Burkina Faso is one of a string of fragile countries on the southern rim of the Sahara that are battling jihadist groups
Map of Burkina Faso locating Ouagadougou, and a map of the city centre. (Credit: AFP)
UNREST | DIPLOMACY
Burkina Faso - The capital of Burkina Faso came under multiple attacks on Friday, targeting the French embassy, the French cultural centre and the country's military headquarters, an AFP reporter and witnesses said.
Witnesses said five armed men got out of a car and opened fire on passersby before heading towards the embassy, in the centre of the city.
An AFP reporter heard heavy exchanges of gunfire and saw a blazing vehicle, which witnesses said was the car used by the assailants. Police and army units were deployed in the area.
Other witnesses said there was an explosion near the headquarters of the Burkinabe armed forces and the French cultural centre, which are located about a kilometre (half a mile) from the site of the first attack.
The French embassy confirmed that French interests were under attack.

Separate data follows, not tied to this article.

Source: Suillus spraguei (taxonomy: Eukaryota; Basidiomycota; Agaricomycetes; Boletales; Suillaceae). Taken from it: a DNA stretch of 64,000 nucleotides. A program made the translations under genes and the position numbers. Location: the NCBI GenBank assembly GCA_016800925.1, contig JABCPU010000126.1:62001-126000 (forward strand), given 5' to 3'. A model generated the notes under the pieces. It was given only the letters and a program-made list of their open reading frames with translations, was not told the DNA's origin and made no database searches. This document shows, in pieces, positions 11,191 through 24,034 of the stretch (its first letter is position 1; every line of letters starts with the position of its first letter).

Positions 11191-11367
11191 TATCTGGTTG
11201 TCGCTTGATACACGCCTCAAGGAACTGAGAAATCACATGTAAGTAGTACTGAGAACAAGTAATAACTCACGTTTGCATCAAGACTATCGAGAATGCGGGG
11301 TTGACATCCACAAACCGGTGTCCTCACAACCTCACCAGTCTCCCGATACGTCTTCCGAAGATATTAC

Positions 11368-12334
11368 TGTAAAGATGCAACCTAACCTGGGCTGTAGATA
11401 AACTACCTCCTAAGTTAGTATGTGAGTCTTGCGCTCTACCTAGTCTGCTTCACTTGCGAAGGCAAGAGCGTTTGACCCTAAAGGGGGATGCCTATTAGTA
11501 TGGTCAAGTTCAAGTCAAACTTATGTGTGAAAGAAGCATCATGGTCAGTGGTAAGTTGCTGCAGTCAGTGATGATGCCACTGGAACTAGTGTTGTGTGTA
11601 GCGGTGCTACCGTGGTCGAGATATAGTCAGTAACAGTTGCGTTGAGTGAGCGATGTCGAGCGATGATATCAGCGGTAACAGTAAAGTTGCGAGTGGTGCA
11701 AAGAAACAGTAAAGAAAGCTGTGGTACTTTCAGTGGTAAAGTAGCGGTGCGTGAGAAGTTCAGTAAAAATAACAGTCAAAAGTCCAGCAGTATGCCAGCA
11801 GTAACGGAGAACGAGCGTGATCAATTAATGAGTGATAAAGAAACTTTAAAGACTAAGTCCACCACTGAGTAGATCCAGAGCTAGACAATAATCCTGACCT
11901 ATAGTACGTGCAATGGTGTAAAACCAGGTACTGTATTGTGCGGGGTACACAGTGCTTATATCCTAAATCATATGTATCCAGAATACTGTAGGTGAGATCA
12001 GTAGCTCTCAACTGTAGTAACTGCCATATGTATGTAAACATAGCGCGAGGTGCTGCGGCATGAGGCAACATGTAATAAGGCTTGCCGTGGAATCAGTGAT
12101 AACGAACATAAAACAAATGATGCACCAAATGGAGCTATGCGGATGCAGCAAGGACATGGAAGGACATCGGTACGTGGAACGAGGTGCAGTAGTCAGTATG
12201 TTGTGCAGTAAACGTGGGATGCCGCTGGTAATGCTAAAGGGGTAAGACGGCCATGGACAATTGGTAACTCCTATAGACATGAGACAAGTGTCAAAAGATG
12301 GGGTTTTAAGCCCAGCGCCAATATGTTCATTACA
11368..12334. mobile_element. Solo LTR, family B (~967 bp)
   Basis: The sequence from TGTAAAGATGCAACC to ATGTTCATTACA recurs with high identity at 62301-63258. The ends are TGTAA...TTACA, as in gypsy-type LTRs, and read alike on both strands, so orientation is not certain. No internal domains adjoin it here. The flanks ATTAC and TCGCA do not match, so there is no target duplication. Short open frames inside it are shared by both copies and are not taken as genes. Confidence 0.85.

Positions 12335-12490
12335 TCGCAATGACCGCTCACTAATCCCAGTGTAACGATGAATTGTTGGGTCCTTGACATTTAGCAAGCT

"Attack under way at the French embassy and French Institute. Stay indoors," it said in a terse message posted on Facebook.
Burkina Faso is one of a string of fragile countries on the southern rim of the Sahara that are battling jihadist groups.
The insurgency has caused thousands of deaths, prompted tens of thousands to flee their homes and dealt crippling blows to economies that are already among the poorest in the world.
On August 13 last year, two assailants opened fire on a restaurant on Ouagadougou's main avenue, killing 19 people and wounded 21. The attack remains unclaimed.
On January 15 2016, 30 people, including six Canadians and five Europeans, were killed in a jihadist attack on a hotel and restaurant in the city centre.
Responsibility was claimed by a group called Al-Qaeda in the Islamic Maghreb, which is known by its French acronym of AQMI.
France, the former colonial power in the Sahel region, has deployed 4,000 troops and is supporting a five-country joint force gathering Burkina Faso, Chad, Mali, Mauritania and Niger.
The United Nations also has a 12,000-strong peacekeeping force in Mali called MINUSMA, which has taken heavy casualties. Four UN peacekeepers were killed by a mine blast on Wednesday in the centre of the country.